Edward W. Wynkoop
On April 21, Cheyenne agent Edward W. Wynkoop reported Hancock's action to the Bureau of Indian Affairs in Washington:
"I write hastily as a mail is about leaving to inform you that on the 19th inst. Gen. Hancock burnt the Indian village, three hundred lodges, Sioux and Cheyennes. I know of no overt act that the Cheyennes had committed to cause them to be that punished not even since their flight. I have just arrived with Gen. Hancock's column at this Post [Fort Dodge]. . . .
"This whole matter is horrible in the extreme and these same Indians of my Agency have actually been forced into war."
In Search of a Village
by George Elmore, FLNHS Ranger
I have always had an interest in the Indian Wars, and finding the site of the Cheyenne and Sioux village destroyed by General Hancock in 1867 turned from a dream to a reality for me in 1976.
When the late Earl Monger and I decided to find the village, we researched what information we could put together. We felt it would be best to start our ground search at the closest and farthest possible locations, and then walk the Pawnee River, talking to landowners along the way. The east edge of our search began just north of Burdett; the west edge was north of Jetmore.
Whenever we had a free day, Earl and I drove out and resumed searching where we had previously left off. In doing this, we discovered many interesting things. One day, a farmer along the route said he had "lots of that old Indian stuff." He took us to a shed where he pulled out a five-gallon bucket full of artifacts-including a human skull. On examination, the artifacts and the site where he found them proved to be much earlier than the 1867 village site. They dated to a Woodland Indian village, probably over 1,000 years old.
Our search continued through the summer of 1975. Then, while visiting with Leo Oliva, he mentioned a group of records in the National Archives with a map of the Hancock campaign. After getting a copy of the map, Earl and I were able to pinpoint the village-along with every stop and feature along the route taken by the Army. In our search, we had worked east along the river to within a mile of the site from the west. From the east end going west, we had just gotten to the Duncan's Crossing area.
With the map in hand, we began exploring the village site and discovered it was rich in artifact material. Most of what we collected was through the use of metal detectors. We found iron trade items with the Indians: kettle parts, gun parts, tin cups, and cartridge cases. There were also iron objects altered by Indians for uses such as awls, scrapers, points, and knives. We also excavated non-iron items: stone points, pot shards, rubbing stones, clay pipes, glass, and beads. We noted that material was often in groupings or piles of similar items. There were many burned areas.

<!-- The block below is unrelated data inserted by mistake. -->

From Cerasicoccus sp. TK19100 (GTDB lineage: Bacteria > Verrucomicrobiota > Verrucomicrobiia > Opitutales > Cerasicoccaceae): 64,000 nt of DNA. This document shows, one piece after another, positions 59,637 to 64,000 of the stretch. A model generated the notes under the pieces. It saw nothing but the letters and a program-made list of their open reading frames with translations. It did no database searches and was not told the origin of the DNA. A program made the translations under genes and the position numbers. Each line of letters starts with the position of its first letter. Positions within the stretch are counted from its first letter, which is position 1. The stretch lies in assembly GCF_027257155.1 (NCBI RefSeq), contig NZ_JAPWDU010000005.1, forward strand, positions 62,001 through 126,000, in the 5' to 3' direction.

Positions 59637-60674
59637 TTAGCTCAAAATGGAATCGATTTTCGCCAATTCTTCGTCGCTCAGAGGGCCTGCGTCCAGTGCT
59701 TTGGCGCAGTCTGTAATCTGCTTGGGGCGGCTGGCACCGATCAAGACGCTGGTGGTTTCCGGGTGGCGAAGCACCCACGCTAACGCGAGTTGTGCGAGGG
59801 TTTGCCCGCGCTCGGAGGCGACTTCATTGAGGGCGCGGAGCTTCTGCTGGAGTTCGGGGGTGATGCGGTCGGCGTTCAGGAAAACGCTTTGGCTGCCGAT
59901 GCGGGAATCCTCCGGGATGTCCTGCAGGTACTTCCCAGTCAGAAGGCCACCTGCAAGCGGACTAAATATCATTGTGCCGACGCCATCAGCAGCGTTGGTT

In order to confirm the site, Earl contacted the archeology department of the Kansas State Historical Society. In April 1976 Tom Witty, Tom Barr, and Martin Stein made test excavations at the site to determine if it would justify a full state-sponsored excavation. In July 1977 the state historical society conducted a dig with archeologist Bruce Jones in charge.
After the dig was concluded, Earl and I decided it was best only to study the site and not remove any more artifacts. This will leave them in place for future archeological investigations. We did, however, excavate an 1880s-era dugout on the village site. Earl then reconstructed it at the Santa Fe Trail Center.
Up until the time of Earl's death, he and his wife Iris enjoyed going to the village site to spend a weekend or longer. They set up their camper and relaxed and watched wildlife while dreaming of how the village must have looked in 1867. They enjoyed the same peaceful and wonderful camping spot that the Cheyennes and Sioux had discovered long before.
Today, the site still retains the same beauty and serenity. Through the Old Guard's efforts, we have the opportunity to preserve it for all time.
We Can Make a Difference!
We all have an excellent opportunity to make a difference by participating in the Fort Larned Old Guard's efforts to preserve and protect the Cheyenne and Sioux village site destroyed by General Hancock's troops in 1867.
This is a significant historic site that is closely tied to the history of Fort Larned. It is an especially important site for Indians. Events that took place here remain unknown to most Americans. This will change as the Old Guard acquires and interprets this wonderful property. It will make a very interesting historic side trip from Fort Larned.